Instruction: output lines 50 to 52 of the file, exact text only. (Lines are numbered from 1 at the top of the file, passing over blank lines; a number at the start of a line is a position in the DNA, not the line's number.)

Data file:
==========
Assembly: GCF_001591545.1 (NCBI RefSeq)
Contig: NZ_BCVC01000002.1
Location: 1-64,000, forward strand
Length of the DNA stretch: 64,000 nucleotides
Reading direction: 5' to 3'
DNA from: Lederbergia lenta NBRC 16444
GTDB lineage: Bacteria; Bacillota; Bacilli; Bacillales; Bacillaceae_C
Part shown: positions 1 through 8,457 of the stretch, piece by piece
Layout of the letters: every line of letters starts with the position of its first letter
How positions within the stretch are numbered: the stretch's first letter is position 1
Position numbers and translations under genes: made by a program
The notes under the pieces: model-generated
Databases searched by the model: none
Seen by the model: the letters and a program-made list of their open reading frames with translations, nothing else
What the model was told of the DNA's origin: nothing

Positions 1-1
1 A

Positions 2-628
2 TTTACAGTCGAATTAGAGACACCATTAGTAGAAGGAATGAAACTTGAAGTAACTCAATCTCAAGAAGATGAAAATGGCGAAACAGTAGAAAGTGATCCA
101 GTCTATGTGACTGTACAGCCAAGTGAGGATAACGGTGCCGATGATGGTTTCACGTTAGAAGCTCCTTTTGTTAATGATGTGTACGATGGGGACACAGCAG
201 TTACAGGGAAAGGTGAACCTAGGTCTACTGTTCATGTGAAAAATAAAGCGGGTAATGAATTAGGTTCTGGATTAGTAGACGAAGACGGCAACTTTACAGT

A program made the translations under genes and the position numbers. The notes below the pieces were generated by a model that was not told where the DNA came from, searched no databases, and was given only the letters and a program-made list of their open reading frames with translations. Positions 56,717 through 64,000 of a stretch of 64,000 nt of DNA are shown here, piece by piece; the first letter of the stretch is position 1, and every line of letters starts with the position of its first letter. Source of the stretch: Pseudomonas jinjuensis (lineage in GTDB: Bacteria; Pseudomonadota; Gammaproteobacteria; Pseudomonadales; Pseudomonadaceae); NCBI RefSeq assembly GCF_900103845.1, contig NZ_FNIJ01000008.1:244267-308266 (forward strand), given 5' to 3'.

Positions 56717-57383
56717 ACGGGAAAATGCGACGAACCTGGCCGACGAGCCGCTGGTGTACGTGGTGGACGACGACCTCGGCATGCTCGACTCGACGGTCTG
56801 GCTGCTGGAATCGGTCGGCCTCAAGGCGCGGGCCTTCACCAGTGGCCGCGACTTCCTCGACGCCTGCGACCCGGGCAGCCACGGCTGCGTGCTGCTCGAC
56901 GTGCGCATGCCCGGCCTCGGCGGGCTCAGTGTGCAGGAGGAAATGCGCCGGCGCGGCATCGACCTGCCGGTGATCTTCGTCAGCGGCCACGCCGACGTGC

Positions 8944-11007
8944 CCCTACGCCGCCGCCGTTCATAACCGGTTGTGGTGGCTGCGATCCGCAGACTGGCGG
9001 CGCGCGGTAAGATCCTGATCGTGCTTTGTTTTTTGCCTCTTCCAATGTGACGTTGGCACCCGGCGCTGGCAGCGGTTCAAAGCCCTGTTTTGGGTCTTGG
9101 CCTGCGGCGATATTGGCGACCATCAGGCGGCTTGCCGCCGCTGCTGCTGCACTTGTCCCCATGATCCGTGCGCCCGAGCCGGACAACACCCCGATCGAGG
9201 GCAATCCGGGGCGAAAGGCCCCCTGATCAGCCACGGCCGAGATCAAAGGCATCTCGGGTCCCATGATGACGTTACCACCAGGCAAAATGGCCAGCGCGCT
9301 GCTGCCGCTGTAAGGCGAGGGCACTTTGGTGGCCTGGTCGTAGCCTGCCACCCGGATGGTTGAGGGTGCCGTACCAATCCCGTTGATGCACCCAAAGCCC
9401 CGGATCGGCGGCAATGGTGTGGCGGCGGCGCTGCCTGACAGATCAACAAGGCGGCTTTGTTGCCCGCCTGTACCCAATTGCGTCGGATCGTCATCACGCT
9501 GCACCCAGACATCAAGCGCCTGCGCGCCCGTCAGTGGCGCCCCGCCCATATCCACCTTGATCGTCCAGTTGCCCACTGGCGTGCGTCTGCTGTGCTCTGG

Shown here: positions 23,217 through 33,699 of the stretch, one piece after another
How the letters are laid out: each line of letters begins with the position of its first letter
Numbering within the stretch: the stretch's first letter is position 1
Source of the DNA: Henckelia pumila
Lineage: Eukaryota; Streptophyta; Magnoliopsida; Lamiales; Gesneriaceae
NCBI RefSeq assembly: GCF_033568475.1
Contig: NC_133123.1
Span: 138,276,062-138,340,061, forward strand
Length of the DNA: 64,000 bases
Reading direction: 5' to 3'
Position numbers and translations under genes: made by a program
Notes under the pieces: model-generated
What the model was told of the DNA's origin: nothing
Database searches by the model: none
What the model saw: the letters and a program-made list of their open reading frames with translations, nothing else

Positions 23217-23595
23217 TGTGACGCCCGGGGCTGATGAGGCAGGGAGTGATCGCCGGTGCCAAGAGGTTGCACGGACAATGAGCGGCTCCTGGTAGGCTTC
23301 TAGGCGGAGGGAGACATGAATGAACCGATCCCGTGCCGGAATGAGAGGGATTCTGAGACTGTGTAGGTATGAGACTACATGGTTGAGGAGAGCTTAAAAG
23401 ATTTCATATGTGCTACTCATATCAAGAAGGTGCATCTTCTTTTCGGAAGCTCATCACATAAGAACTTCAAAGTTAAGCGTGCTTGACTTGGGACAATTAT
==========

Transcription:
Positions 23217-23595
23217 TGTGACGCCCGGGGCTGATGAGGCAGGGAGTGATCGCCGGTGCCAAGAGGTTGCACGGACAATGAGCGGCTCCTGGTAGGCTTC
23301 TAGGCGGAGGGAGACATGAATGAACCGATCCCGTGCCGGAATGAGAGGGATTCTGAGACTGTGTAGGTATGAGACTACATGGTTGAGGAGAGCTTAAAAG